(RxWiki News) Joint pain is not the only thing rheumatoid arthritis patients have to deal with. The disease is linked to a number of other problems, including heart attack and heart failure.
Now, it seems it may cause other heart problems.
People with rheumatoid arthritis may have a higher risk of chaotic or irregular heart rhythms - a condition known as atrial fibrillation - compared to those without rheumatoid arthritis.
These arthritis patients are also more likely to suffer from stroke.
"Get treated for rheumatoid arthritis to protect your heart."
Past studies have shown that rheumatoid arthritis is associated with a greater risk of heart attack, heart failure and stroke. However, none of these studies looked at whether rheumatoid arthritis increases the risk of atrial fibrillation, even though atrial fibrillation is a known risk factor for heart failure and stroke.
The current study - which was conducted by Jesper Lindhardsen, M.D., of Copenhagen University Hospital Gentofte, and colleagues - is the first to ask if rheumatoid arthritis affects the risk of atrial fibrillation and stroke.
For their study, Dr. Lindhardsen and colleagues used data from over four million in the Danish population. Of these, 18,247 had been diagnosed with rheumatoid arthritis.
After following participants for five years, the researchers found that rheumatoid arthritis patients were 40 percent more likely than the general population to suffer from atrial fibrillation. Women faced a slightly higher risk than men.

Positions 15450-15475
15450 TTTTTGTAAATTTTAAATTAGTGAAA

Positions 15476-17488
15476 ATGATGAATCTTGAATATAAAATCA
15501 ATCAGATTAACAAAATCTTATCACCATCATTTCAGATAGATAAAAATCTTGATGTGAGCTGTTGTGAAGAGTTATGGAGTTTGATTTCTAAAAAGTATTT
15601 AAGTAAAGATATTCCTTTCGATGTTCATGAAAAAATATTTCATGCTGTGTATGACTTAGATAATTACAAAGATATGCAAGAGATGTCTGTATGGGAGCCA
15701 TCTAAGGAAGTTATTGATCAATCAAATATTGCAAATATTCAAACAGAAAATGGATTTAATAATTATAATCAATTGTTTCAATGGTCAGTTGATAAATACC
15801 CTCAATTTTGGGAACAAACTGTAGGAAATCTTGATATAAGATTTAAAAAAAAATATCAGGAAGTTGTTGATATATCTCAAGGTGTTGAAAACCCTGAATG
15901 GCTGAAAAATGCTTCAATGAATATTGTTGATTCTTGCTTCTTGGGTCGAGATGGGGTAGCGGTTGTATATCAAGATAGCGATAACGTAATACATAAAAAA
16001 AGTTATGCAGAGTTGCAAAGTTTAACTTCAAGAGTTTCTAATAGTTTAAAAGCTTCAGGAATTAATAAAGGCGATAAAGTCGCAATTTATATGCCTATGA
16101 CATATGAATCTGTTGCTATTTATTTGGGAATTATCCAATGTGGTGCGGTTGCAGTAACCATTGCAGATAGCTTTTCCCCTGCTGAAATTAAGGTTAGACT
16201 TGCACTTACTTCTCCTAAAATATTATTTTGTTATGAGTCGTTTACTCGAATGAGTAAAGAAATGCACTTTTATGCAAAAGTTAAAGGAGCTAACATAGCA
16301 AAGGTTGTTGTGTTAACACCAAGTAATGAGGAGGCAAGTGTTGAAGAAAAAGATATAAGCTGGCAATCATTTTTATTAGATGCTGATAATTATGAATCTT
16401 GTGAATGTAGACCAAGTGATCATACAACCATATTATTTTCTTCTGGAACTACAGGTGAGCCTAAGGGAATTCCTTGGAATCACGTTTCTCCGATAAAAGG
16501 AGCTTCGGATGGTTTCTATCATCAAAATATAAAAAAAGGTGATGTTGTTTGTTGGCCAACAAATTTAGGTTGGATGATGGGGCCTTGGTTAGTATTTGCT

On top of that, participants with rheumatoid arthritis also had a 30 percent higher risk of stroke, compared to the general population.
Recently developed guidelines recommend that rheumatoid arthritis patients get screened for heart-related risk factors such as heart attack and stroke. Yet, these guidelines do not mention screening for atrial fibrillation, as there has been no previous evidence on the topic.
According to the authors, the current study's findings suggest that rheumatoid arthritis patients should be screened for atrial fibrillation, especially because it is relatively easy to do so and because there are often no symptoms of the condition.
"Given the augmented risk of atrial fibrillation (which is often asymptomatic) and the ample opportunity for diagnosis of arrhythmia at the recommended annual screening appointments, we suggest that the clinical focus should here include screening for atrial fibrillation," they write.
Even though the study does not explain how rheumatoid arthritis may lead to these heart-related problems, the authors believe that inflammation plays a role and that controlling that inflammation should involve drugs with little cardiovascular risk.
"As inflammation is likely to play a significant role in the pathogenesis of atrial fibrillation and stroke," the authors write, "this study also underlines the importance of rigorous control of inflammation with disease modifying antirheumatic drugs, not only for the management of joint symptoms but also to reduce the need for drugs with potential adverse cardiovascular effects and, ultimately, to diminish the inflammation driven atherothrombotic process."
The research by Dr. Lindhardsen and colleagues is published in BMJ.